HARTFORD, CT — Community members who say they have been victimized by U.S. Immigration and Customs Enforcement joined the Connecticut Immigrant Rights Alliance Wednesday to ask the General Assembly to break the prison-to-deportation pipeline.
A handful of senators have introduced two bills to block what Connecticut Immigrant Rights Alliance (CIRA) says is ICE’s exploitation of state and local police, prisons, and courthouses to target immigrant communities and undermine institutions established to uphold justice.
One bill would strengthen the 2013 Trust Act by prohibiting state and local law enforcement agents from detaining individuals on behalf of ICE, notifying ICE regarding custody status or release, or sharing confidential information unless ICE can produce a valid judicial warrant. Advocates believe the current law is too subjective and should mandate law enforcement not to cooperate with ICE.
The bill would also add provisions to increase transparency in ICE operations, as well as protections for incarcerated community members. The bill was debated in the Judiciary Committee last year but didn’t come up for a vote.
The other bill would reduce the maximum sentence of all misdemeanor convictions in Connecticut to 364 days, which could help immigrants avoid detention and deportation after their release from state custody.
On Wednesday, advocates for immigrants, immigrants who say they have been victimized by ICE, state legislators, and others held a press conference in the Legislative Office Building to build support.
“The State of Connecticut needs to correct its complicity in ICE’s attacks on our communities, said Alok Bhatt of CIRA. “Our state and local law enforcement agencies should have no part in enabling ICE’s racist removal agenda.”
Advocates say that shaving a day off misdemeanor sentences would lower the chance that immigrants convicted of lower-level crimes, such as passing a bad check or minor larceny charges, would face interaction with ICE agents.
That’s because a one-year misdemeanor sentence in Connecticut is classified by federal authorities as an “aggravated felony” and can mean deportation.
One of those who said he was a victim of overly aggressive ICE agents was New Haven resident Cristhian Sampedro.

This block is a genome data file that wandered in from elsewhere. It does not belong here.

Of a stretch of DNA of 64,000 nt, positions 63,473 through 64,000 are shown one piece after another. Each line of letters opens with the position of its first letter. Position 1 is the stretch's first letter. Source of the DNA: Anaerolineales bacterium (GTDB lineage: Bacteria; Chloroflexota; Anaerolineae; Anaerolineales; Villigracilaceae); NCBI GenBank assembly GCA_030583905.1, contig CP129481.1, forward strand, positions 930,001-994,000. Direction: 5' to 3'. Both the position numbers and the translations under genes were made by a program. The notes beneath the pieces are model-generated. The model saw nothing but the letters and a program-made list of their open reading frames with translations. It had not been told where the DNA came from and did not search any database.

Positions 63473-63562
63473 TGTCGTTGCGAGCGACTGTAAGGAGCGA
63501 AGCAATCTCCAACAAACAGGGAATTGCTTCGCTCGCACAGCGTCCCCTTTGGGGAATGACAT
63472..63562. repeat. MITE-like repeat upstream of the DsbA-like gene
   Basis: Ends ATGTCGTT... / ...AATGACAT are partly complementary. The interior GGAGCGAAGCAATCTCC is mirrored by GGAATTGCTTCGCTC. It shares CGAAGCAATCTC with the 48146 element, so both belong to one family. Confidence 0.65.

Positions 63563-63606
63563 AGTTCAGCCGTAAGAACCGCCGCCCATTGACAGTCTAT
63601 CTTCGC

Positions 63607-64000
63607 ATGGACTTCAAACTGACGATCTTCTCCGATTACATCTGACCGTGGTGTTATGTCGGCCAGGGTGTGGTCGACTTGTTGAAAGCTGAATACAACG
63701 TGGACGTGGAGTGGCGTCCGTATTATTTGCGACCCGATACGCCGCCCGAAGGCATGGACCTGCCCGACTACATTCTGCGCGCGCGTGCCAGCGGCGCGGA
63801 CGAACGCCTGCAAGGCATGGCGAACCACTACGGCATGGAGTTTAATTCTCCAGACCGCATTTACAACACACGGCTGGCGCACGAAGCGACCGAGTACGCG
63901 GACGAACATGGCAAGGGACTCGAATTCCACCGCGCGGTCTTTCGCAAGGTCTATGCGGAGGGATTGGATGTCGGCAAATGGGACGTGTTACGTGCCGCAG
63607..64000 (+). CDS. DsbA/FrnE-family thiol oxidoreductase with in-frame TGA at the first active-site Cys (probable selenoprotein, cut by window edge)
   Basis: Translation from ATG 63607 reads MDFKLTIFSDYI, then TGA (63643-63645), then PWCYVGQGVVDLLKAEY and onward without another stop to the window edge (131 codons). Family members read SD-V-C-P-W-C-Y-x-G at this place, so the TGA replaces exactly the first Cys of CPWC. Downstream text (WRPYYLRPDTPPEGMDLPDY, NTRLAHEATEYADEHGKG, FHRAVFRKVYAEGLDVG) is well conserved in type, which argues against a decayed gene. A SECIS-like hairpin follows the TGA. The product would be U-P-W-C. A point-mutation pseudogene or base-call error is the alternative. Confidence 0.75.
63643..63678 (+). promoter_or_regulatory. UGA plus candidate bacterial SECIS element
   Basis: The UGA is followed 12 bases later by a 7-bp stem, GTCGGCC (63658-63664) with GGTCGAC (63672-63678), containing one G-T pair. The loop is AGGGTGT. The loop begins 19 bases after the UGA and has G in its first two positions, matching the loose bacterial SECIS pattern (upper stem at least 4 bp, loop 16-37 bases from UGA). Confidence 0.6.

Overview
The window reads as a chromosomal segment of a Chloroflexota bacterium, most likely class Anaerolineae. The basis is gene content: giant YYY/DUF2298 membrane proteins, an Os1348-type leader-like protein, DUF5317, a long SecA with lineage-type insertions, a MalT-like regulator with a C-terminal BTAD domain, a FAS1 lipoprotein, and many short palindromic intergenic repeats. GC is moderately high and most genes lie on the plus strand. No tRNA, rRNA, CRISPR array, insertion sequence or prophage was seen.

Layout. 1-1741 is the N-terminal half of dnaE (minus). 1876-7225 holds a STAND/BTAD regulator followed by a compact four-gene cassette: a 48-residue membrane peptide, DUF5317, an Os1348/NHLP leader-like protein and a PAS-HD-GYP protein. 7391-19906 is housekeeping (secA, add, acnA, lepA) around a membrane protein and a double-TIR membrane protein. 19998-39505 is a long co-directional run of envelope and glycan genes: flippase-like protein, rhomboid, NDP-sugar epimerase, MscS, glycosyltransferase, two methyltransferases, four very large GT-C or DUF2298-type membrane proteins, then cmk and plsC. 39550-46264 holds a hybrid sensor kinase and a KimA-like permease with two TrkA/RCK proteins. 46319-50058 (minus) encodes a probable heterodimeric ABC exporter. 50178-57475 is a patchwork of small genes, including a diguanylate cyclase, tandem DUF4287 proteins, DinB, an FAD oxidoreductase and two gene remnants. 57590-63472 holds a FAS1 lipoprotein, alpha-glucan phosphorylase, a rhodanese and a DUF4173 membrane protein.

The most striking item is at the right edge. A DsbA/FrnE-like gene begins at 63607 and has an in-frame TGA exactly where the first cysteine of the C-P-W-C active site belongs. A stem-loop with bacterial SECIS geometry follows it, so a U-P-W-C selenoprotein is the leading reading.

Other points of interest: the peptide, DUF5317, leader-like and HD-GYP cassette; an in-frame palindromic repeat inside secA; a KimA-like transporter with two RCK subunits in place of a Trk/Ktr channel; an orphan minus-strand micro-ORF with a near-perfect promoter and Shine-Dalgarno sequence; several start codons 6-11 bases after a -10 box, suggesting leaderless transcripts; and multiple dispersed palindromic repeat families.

“I had a small car accident a few months ago,” Sampedro said through a translator. “I didn’t have a license though I did have my ID, which I gave to the state trooper.”
“He handcuffed me and turned me over to detention agents. I was taken away and detained for 19 days,” Sampedro said. “While I was in detention I could only think of my family, especially my son.”
Ramis Wadood, who works at the Worker and Immigrant Rights Clinic at Yale Law School, said that when Connecticut first passed the Trust Act in 2013 “it was first law of its kind passed in the country.”
But since then, Wadood said, other states have “passed and modernized their statutes” as Connecticut has stood idle while the crackdown on immigrants has ramped up across the country.
Wadood and others at the press conference said that loopholes in the 2013 Trust Act law allow ICE to detain individuals without due process.
“The Trust Act needs updating so Connecticut can once again lead the way to protect Connecticut residents from draconian immigrant policies,” Wadood said.
One issue that proponents said they aren’t concerned about is whether federal funding would be in jeopardy if the state does indeed firm up its Trust Act.
“We’re just trying to keep everyone safe from unlawful activities of ICE,” Carlos Moreno, an organizer with the Working Families Party, said. “All ICE has to do is get a warrant and not operate outside the law.”
Under the current Trust Act, Connecticut law enforcement and correction officials are only supposed to comply with judicial warrants when it comes to immigration detention issues.
On reducing misdemeanor sentences to 364 days, CIRA said that four other states have recently enacted similar changes to their own laws and 10 others already have laws in place to cap misdemeanor jail time at 364 days.
Rep. Josh Elliott, D-Hamden, said a video that just came to light about an incident that happened a year ago in his hometown made him aware of how important it is to pass the two bills.
Elliott was referring to a WTNH-TV report that aired on Tuesday showing a video of a Hamden police officer having difficulty communicating with a passenger in a vehicle that was pulled over after a chase. The officer used the word “ICE” in an apparent effort to intimidate the man.
The reference to ICE came after police accused the passenger of faking his inability to speak English.
The video has prompted the Hamden police chief to launch an internal investigation into the matter.
Hamden Mayor Curt Leng, in a Facebook post, said: “Certain actions taken and words spoken in the video have no business being part of Hamden law enforcement. Period.”
Elliot said the video raises concerns.
“Seeing something like that — it is a glance at what is happening,” Elliott said. “It’s important for me to listen to people that this affects.”
Elliott and Rep. Brandon McGee, co-chair of the Black and Puerto Rican Caucus, both said they believe the votes will be there this year to get both bills to the governor’s desk.
On Tuesday, the Senate Democratic caucus also announced its support for legislation that would help make sure all immigrant children have access to an attorney.
In 2018, there were 971 filings initiated in Connecticut for juvenile deportation proceedings.
Senate President Martin Looney, D-New Haven, said he wants to make sure each of those children have access to an attorney.
The proposal is expected to cost Connecticut about $800,000 a year.